Meet the stockists: Under the cover
When Lisbon-based Luís and Arturas first opened Under the Cover they were brand new to independent retail and Portugal was suffering a financial crisis. Despite that, they achieved their dream and their beautiful gallery-style space is home to a curated selection of magazines from around the world, and has a dedicated following. We spoke to Luís about how they hunt for the best titles for their shelves.
What inspired you to open Under the Cover?
Me and my partner Arturas have always been passionate about magazines and we had this dream of opening a store together, but at first this seemed like a very scary idea. We had no prior experience and were coming from a totally different background – we were both working as health professionals at the time. It took us a year to plan everything and to set things in motion before finally opening in 2015. Under the Cover was envisioned amid a global financial crisis, which struck Portugal particularly badly. Adverse moments like these tend to show us what truly makes us happy and not be afraid to take risks.
What’s the indie magazine publishing scene like in Lisbon?
The publishing industry in Portugal is definitely bubbling. This is noticeable through the number of people coming to the shop looking for inspiration for their own projects. Just in the last couple of years we witnessed the birth of several contemporary magazines based in Portugal: Farta, Lisbon Insiders, Eighty Degrees, Wrong Journal, Electra, Contemporânea, Portico; besides the established ones like Attitude or Umbigo. From food, travel and design to creativity, art and culture, these are great examples of magazines pushing the boundaries of the Portuguese publishing scene and becoming important international publications. It’s also inspiring to see young kids pursuing the idea of publishing an independent magazine or a small zine that eventually ends up on our shelves. It’s great to see things come full circle like this.
What makes Under the Cover special?
The curating makes the place, we believe. It speaks our voice – playful, dynamic, high quality, provocative and sometimes even surprising. The magazine world is huge and sometimes it is difficult to keep up with all the new projects popping up. This is why we also listen to our customers’ interests and suggestions.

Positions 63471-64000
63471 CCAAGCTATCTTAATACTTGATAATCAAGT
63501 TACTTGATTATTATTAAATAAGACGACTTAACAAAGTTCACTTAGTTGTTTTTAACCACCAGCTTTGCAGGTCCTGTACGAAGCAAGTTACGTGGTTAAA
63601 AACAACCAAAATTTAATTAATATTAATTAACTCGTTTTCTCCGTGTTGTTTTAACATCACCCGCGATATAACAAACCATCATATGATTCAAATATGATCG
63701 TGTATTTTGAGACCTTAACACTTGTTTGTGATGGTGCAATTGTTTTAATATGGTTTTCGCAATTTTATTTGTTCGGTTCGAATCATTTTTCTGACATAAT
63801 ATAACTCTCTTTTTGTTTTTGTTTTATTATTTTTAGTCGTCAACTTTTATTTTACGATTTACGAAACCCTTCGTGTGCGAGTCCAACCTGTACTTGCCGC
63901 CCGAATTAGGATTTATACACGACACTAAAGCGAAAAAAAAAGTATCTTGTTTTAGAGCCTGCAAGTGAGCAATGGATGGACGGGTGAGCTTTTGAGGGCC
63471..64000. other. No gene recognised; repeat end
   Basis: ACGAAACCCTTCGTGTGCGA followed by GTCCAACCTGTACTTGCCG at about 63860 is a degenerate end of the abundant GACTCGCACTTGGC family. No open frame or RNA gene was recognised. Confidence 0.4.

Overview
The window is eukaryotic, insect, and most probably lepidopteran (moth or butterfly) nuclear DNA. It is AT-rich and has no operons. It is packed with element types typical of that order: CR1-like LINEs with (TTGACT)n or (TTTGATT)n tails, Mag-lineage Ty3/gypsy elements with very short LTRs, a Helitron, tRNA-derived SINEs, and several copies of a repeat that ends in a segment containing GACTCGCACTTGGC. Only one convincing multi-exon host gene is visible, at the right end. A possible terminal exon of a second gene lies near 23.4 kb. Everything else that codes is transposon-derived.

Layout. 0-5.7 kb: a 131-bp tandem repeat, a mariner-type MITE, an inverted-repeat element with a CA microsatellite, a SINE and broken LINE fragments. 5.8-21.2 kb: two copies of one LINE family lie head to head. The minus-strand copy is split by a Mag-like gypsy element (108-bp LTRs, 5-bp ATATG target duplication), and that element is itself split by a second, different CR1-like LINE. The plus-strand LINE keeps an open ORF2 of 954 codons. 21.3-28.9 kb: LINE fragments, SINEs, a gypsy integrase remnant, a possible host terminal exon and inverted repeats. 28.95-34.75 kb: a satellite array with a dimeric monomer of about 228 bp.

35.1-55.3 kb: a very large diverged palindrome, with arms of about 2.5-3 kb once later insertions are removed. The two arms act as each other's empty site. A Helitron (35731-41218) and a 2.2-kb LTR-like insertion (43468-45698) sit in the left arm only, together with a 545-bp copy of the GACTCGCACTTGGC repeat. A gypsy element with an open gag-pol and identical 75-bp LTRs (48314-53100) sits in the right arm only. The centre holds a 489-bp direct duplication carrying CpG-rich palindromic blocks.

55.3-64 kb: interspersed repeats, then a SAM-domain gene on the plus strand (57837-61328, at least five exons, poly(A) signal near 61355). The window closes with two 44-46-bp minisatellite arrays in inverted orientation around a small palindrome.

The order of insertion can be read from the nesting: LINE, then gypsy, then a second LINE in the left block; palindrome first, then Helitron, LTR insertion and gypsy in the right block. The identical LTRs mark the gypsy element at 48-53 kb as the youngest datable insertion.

Another important thing that we’ve taken into account from the beginning is how the titles are displayed. We didn’t want overlapping publications and overcrowded shelves, instead we went for a small but carefully curated selection with gallery-like exposition. We had precious help from talented friends like Italian architect Alex Bocchi and Berlin-based graphic designer Valeria Benner to give a clean and contemporary feel to the shop.
How do you choose the magazines that go into the shop?
We are constantly on a treasure hunt, whether it’s by going through Instagram feeds, crowdfunding platforms, or by visiting other countries’ magazine shops. We are always looking out for new and interesting titles. When we get really excited about a project we can’t wait to bring it to our store in Lisbon and present it to our customers. Editors often reach out to us with new magazines, giving us the opportunity to support new independent projects, and this makes us really happy too. The hardest part in all this is choosing what goes on the shelves. We try to systemise it according to different criteria: design, layout, quality of the paper, concept, content, originality and approach. But there’s no universal formula and we end up using our intuition a lot.
Also, we are lucky to have this lovely relationship with our returning customers to the point that we know their names, so we try to learn their interests and meet their expectations the best we can.
What are your current favourite magazines?
It is hard to select one, but we would like to mention one of our favourites: Real Review. It’s an UK-based journal with an odd format that folds four times, published by Jack Self. The whole idea behind the publication is to investigate what it means to live today, by touching subjects like architecture, design, society and current affairs.
What does the future hold for Under the Cover?
We are trying very hard to keep it small and local. We believe that expanding or opening more shops could potentially make us lose our identity and focus. We feel like we are part of a special community and we try to honour it as much as possible by organising small events where editors and readers can meet, share experiences and strengthen this very important network.
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